I can feel so ashamed and frustrated with myself when I am riding my hormonal wave of fury and sorrow. Not only do I feel like shit, but I then start to feel like shit about feeling like shit. I feel disempowered and ashamed of my behavior and feel frustrated that I haven’t yet figured out how to solve this problem. In those moments, when I can stop the negative self-talk, and start saying REALLY gentle things to myself, it can be amazingly transformative and pivot-producing.
The truth is, this may not necessarily be a flaw of mine, or a problem to solve. This might just be nature, and all I can do is try my best to manage it.
Affirmations are amazingly powerful phrases to tell yourself when you are in a negative space of self-hate. Here are some of mine that work best when I am feeling so deeply low:
“Go easy on yourself, you are a good person.”
“You don’t need to worry about taking care of others in this moment, just take care of yourself.”
“It is okay. You are okay.”
“You are lovely and sweet and I’m sorry you are feeling so terrible right now. Just hang in there.”
#4. GET SOME FRESH AIR AND GENTLY MOVE YOUR BODY
Just a note that #3 and #4 often go hand in hand.
When I’m at my lowest, comatose and catatonic on the bed, staring out the window, numbly gazing out at the world, I often gently but deliberately force myself to go outside and get some fresh air.
Please know that this is not about exercise or getting fit. This is just me, but when I push my body when I am PMS-ing and M-ing, I actually feel worse. It makes sense. Think about what is happening to our bodies. The inner lining of one of our major organs is decaying and leaking out of one of our sacred orifices. It’s crazy what happens to our bodies every month. We are draining life blood and we can literally become weak and peaked from this rather transformative molting of our lower selves.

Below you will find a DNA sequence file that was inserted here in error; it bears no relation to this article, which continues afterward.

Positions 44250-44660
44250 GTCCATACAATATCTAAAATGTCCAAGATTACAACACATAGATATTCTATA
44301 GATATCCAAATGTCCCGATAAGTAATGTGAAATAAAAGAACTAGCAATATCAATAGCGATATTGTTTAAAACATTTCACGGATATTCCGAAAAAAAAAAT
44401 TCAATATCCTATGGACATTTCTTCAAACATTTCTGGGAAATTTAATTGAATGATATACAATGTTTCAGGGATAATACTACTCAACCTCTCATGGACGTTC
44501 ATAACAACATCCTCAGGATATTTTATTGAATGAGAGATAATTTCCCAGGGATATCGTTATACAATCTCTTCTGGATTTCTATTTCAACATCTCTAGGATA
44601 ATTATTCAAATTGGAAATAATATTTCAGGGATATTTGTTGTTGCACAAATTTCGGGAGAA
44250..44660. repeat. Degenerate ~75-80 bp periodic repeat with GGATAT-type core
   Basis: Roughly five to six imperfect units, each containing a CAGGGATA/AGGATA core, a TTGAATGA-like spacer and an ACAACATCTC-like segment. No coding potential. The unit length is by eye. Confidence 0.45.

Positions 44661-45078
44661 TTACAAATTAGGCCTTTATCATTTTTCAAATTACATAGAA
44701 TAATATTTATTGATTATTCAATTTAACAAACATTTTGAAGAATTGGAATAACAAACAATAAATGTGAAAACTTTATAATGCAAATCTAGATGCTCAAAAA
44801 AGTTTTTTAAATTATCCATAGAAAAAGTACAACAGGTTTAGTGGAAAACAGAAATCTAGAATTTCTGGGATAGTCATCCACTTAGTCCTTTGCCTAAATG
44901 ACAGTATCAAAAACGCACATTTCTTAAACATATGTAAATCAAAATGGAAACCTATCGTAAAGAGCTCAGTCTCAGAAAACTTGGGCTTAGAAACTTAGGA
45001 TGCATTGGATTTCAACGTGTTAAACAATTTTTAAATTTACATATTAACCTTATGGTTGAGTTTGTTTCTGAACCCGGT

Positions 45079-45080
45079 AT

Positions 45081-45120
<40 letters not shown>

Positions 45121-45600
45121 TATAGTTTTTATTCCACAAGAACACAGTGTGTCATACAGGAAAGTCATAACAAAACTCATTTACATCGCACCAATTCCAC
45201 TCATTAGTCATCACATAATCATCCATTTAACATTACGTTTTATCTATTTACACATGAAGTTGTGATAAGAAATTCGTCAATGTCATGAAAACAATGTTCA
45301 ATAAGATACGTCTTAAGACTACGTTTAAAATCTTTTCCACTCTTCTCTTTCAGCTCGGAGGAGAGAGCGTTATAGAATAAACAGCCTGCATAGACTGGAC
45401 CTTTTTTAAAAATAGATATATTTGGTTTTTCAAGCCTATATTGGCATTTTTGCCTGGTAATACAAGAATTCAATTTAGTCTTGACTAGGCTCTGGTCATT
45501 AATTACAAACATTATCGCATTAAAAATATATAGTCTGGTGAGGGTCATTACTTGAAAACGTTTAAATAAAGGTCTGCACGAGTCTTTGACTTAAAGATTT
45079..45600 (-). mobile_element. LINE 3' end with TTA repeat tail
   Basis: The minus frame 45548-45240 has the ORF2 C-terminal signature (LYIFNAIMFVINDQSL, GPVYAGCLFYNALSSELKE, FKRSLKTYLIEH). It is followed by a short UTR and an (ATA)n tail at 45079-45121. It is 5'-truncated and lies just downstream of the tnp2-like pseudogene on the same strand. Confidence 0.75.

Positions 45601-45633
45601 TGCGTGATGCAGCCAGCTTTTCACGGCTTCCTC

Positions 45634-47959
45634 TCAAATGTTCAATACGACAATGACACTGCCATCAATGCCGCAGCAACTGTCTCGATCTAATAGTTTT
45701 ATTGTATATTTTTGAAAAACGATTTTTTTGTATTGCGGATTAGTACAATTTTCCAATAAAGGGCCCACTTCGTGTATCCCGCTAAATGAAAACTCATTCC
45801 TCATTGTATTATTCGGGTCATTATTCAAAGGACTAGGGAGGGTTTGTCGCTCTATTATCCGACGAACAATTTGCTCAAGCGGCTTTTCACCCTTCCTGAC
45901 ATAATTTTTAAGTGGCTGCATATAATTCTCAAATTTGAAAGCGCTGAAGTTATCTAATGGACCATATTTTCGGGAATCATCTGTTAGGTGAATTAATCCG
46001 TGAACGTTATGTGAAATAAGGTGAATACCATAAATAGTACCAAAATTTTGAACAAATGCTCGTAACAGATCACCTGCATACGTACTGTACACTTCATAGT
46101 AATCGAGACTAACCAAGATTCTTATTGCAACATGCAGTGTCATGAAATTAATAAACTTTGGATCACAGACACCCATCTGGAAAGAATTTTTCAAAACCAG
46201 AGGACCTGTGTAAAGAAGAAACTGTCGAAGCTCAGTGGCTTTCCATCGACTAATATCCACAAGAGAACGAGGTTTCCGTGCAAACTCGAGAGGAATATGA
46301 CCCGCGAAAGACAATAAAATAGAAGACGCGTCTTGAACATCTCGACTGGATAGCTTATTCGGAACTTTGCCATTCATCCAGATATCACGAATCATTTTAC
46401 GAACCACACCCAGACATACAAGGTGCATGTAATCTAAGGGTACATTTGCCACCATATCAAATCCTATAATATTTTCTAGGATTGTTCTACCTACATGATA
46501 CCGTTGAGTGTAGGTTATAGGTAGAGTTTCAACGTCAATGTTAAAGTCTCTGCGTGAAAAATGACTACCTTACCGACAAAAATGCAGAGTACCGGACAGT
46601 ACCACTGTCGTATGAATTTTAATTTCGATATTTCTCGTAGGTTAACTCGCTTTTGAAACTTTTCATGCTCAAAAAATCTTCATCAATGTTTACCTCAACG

From my walk today when I was PMS-ing hardcore, Wayne, PA
When I go for a PMS/hormone walk, I don’t walk as briskly as I typically do, and I forget about fitness and getting a certain amount of steps in. Instead, I kind of calmly stroll, all the while, continuing to repeat my self-love affirmations.
In general, move slowly when you are in a negative place. Rushing around just stirs up the emotions and creates more of a frenzy. When I am PMS-ing, I make it a point to take twice as much time to walk from the bedroom to the kitchen. Be gentle with everything. Be gentle with your thoughts and your body movements. It really does help.
#5. REACH OUT
This point is important, but it’s also key who you reach out to and how. During this time of volatile and delicate emotions, try to avoid interacting with anyone who typically triggers you or gets your blood boiling. Reach out to loved ones who know you very well, and who you know will be gentle and loving in your time of need.
Hopefully you have people you feel close enough to that you can let them know that you are hormonal and PMS-ing, just so it’s out there in the open and you don’t have to put on a brave face and pretend you’re fine in front of this person. Then just talk about something normal, or let the other person talk and just quietly listen. If you feel the need to vent, go for it. But otherwise, just enjoy a light chat with a person who loves you, and allow their kindness to infiltrate your body and heart.